As we mentioned, people get myocarditis and pericarditis -- inflammation of the lining around the heart -- even without the COVID-19 vaccine. The CDC set out to determine if the numbers of post-vaccination myocarditis and pericarditis are higher than what you'd see without the Covid-19 vaccine.
The answer was "yes" for people ages 16 to 24. The CDC found that among 16-and 17-year-olds, as of May 31, there were 79 reports of the illnesses soon after vaccination, and ordinarily you'd expect to see around two to 19 cases in this group. Among 18-to-24 year olds, there were 196 reported cases, and you'd expect to see between 8 and 83 cases. There were also reports of myocarditis and pericarditis in older age groups, but the numbers weren't higher than what you'd normally expect.
Did the myocarditis in these vaccinated young people make them really sick?
It sounds like an inflamed heart would, by definition, always be a huge deal, right? But it isn't.
"Many times, people have myocarditis and don't even know it. It goes away and they're fine," Berger said.
In the vast majority of these post-vaccination cases, patients had a full recovery.
Looking at 270 patients who were admitted and discharged from the hospital as of May 31, the CDC has found that 81 per cent had full recovery of symptoms. The other 19% had ongoing symptoms or their recovery status was unknown.
Hall, the pediatric cardiologist at Yale, said many of the post-vaccination myocarditis patients at his hospital didn't feel very sick, but they were admitted so doctors could do more testing and out of an abundance of caution.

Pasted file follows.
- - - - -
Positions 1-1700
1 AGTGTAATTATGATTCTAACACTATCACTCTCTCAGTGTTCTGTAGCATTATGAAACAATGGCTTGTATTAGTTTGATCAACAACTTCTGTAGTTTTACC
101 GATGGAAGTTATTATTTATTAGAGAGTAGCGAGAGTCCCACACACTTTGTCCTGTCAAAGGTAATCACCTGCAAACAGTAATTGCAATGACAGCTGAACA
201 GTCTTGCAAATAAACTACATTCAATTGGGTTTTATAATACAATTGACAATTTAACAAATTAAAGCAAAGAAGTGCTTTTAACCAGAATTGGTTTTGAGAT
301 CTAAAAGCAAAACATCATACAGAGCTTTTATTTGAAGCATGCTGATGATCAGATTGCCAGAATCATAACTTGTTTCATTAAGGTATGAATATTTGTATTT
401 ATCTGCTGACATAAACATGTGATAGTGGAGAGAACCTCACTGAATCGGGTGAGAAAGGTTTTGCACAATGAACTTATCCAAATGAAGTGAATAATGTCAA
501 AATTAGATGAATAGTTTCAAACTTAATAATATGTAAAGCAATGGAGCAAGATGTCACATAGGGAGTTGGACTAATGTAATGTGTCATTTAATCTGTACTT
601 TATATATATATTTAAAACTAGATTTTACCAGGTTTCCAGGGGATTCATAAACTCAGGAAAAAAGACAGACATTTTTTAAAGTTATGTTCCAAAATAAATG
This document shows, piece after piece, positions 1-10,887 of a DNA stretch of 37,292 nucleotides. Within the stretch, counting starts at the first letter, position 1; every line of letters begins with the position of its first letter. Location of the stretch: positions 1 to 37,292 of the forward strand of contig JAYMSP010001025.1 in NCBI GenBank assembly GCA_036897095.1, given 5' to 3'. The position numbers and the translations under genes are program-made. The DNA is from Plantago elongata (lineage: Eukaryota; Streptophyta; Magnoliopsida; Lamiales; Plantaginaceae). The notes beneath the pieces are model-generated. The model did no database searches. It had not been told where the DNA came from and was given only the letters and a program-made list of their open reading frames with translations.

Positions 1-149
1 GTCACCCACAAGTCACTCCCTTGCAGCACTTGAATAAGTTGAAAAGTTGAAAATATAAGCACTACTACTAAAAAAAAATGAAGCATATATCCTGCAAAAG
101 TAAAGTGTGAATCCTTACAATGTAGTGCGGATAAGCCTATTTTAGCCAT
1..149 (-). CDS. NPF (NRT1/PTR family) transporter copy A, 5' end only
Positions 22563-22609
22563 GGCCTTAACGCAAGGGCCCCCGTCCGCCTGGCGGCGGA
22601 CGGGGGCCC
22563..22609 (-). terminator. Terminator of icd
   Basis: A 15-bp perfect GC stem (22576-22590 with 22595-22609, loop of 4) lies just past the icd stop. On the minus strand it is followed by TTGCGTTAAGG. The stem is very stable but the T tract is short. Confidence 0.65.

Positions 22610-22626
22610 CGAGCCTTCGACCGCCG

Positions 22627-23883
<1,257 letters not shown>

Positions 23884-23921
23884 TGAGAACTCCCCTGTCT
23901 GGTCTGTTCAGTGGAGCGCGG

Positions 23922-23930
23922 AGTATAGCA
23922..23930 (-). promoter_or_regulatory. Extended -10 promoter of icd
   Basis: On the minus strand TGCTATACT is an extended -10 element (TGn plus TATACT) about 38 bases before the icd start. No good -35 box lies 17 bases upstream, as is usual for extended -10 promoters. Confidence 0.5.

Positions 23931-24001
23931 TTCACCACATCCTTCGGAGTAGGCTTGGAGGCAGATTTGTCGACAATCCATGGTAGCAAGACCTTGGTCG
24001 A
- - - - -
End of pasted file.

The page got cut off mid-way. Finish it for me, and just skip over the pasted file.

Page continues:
"Some of these young men and boys were rather upset that they had to stay in the hospital," Hall said.
What kinds of symptoms did these young people have?
Hall is co-author of a study published last week looking at seven cases of myocarditis among adolescents after vaccination.
They all had chest pain, and some of them also had fevers or felt weak or tired.
Their symptoms began between two and four days after the second dose of the vaccine. They spent two to six days in the hospital. For all seven patients, their symptoms resolved rapidly with medications such as non-steroidal anti-inflammatories and steroids.
All seven of the cases were males. In the CDC report, most of the cases were males.
How do young people do when they get COVID-19?
This gets to the heart of the issue. When young people developed myocarditis following vaccination, the numbers were small, and they weren't very sick.
While most young people who develop COVID-19 are fine, some do develop complications and even die from the infection.
As of June 9, 2,637 people under age 30 have had deaths that involved COVID-19, according to the CDC. As of June 5, preliminary data shows 3,110 people under the age of 18 have been hospitalized, a number the CDC says is likely an underestimate.
Berger and Hall have each taken care of dozens of COVID patients.
"Some of them spent weeks in the intensive care unit. They had poor heart function. They had acute infections that were completely preventable by the vaccine," Berger said.
Even if they recovered, some have had long-term illnesses.
"We do remain concerned about these children in the long term," Hall said. "We have seen some with persistent changes in their cardiac testing. This is a very serious disease."